True changemakers are typically those who go against the grain, who do not follow the normal path. In the context of education, this “normal path” is for young folks to finish high school, then go immediately off to Uni.
Then, as the story goes, they graduate, join the real world, get jobs and contribute to society. Check.
Spiking drop-out rates, however, have raised serious alarms, and experts have advocated for students to take a GAP year. Young people who choose this route often go on a walkabout and — as most parents know — the results vary widely.
On the one hand, they embark on a Homeric adventure to find themselves, and I’ll be the first one to say there is massive value to that. To have the time to slow down, to see new places, to look inward, is priceless.
What happens, more often than not, is not so romantic. People come back home and they are right back where they started, though instead of being on the familiar, single path, they are at a crossroads. Or, two steps back with no path in sight.
I offer what I hope to be a compelling plot twist:
Rather than kids going on a GAP year, consider what I’ve coined the “WAP” year (Work And Play). Basically, instead of your son or daughter ending up at yet another Full Moon Party on a beach in Thailand, a WAP year is where they choose to benefit from a year getting really clear on what kind of job and industry their personality is suited to.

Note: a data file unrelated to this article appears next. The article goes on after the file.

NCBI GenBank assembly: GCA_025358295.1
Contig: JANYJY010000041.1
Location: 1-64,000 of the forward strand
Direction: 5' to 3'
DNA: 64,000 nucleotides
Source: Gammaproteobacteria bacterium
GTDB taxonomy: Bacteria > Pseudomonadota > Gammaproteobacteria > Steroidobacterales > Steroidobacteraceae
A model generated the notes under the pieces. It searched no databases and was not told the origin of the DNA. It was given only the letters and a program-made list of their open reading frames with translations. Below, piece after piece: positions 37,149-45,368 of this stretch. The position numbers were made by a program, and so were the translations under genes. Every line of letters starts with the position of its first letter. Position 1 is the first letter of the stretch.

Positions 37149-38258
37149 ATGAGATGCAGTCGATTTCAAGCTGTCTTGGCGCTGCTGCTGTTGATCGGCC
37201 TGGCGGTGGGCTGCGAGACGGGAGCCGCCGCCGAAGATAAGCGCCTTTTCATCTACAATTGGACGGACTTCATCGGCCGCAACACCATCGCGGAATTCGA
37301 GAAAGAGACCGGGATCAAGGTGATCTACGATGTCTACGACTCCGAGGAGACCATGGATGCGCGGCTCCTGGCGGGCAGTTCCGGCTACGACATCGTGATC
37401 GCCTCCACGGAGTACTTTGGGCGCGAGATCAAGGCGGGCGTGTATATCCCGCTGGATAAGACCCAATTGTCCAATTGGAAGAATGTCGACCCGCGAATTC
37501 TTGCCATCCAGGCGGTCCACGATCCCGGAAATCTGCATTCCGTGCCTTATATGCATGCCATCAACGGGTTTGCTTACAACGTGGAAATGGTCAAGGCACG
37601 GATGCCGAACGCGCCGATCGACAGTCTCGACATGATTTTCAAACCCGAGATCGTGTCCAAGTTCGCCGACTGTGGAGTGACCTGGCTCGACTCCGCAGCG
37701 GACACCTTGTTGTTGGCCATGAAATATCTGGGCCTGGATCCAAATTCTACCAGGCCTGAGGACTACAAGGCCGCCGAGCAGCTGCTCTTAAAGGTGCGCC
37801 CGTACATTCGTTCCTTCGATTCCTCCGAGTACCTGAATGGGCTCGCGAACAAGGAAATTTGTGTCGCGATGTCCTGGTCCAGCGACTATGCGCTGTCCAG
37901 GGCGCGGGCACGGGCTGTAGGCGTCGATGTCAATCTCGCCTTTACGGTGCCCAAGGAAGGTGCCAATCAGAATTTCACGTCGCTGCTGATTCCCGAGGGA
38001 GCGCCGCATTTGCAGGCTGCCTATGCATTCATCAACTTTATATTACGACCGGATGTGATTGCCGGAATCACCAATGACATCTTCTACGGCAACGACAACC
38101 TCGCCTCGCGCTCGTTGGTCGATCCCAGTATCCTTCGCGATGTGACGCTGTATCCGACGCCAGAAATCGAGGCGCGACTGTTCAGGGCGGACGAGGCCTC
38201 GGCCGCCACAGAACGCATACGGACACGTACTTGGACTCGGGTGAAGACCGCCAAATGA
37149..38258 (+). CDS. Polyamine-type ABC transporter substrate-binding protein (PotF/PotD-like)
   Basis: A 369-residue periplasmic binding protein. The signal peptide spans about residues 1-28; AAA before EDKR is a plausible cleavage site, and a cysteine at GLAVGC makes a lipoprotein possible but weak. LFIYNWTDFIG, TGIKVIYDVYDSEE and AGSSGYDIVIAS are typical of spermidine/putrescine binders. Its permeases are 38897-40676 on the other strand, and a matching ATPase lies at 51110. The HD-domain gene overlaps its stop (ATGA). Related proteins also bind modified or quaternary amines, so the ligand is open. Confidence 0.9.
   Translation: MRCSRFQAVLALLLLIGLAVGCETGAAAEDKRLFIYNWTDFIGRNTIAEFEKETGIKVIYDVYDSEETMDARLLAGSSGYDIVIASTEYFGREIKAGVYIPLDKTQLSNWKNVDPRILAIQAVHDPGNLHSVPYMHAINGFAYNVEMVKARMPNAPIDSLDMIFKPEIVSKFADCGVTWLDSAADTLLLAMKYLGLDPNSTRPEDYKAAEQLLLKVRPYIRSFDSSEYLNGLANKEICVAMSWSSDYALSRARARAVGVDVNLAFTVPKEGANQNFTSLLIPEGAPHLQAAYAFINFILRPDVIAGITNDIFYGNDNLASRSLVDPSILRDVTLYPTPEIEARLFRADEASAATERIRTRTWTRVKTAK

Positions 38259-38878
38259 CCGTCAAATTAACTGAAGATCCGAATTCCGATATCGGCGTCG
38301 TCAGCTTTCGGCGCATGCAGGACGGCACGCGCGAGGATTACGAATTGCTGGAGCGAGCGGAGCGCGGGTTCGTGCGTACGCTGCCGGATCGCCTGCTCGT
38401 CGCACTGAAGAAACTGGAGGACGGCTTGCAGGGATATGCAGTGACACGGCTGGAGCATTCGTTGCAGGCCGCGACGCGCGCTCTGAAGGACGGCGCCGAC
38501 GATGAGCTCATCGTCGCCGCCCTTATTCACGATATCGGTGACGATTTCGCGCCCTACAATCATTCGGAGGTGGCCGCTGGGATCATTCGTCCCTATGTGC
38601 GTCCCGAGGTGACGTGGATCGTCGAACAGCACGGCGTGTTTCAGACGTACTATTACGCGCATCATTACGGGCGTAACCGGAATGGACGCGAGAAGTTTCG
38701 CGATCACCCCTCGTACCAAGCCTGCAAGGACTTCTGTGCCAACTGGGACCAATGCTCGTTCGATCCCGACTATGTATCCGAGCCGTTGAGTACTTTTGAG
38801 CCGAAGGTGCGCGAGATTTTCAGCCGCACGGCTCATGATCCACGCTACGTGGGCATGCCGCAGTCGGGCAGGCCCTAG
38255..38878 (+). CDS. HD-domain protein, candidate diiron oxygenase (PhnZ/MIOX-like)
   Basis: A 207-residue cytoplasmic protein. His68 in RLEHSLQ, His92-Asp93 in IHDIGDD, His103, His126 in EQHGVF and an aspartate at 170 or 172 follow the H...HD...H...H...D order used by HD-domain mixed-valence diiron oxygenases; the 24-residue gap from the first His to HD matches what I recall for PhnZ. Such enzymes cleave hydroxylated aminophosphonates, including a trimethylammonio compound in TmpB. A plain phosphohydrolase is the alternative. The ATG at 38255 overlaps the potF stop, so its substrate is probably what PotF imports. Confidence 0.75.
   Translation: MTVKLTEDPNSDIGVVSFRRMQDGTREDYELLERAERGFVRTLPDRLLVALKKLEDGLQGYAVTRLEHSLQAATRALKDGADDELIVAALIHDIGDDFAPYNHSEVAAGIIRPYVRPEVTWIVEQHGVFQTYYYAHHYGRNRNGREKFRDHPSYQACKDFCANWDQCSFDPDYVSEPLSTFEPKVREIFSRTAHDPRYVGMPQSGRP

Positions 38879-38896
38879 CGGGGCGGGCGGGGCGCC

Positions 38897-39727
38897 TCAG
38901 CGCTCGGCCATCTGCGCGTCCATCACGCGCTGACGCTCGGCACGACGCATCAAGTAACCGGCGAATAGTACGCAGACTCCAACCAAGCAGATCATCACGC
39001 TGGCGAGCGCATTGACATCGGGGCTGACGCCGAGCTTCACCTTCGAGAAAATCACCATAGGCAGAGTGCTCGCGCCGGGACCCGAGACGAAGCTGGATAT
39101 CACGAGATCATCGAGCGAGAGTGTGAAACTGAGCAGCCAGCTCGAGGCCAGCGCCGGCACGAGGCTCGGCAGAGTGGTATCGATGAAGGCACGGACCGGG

This isn’t “work experience,” but rather an immersion in the culture of a particular industry. They try it out, wear it for awhile, and see if it fits.
When I work with entrepreneurs[http://tcb.rocks/tcb-entrepreneurs/], teams, or entire organisations, I find it helpful for people to think about themselves in terms of personality types. There are a number of systems, like the Myers-Briggs test, that do this. They work fine, but they are a bit too academic for my taste and I find that they complicate matters so much more than necessary.
I say start simple, then get sexy later. My experience tells me that people generally fit into one of the following four categories:
1. Ideas Person: Suited to innovative careers like architect, design, artist, and running workshops.
2. People Person: Extroverts who get inspiration through people. Well suited to sales, marketing and management.
3. Grounded Person: Nurturers who follow everything to completion like customer service, and project managers.
4. Analyst: Often introverted and prefers to work alone. Suited to bookkeeping, improving systems and finances.
So, by first determining what kind of personality they are, then choosing an industry that is suited to that, young people can explore a career and — at the same time — who they are, in ways potentially more practical than a GAP year.
On top of that a WAP year does not rule out travelling or school. It simply defers them in favour of a different set of values which increases their chances for success in all areas of life.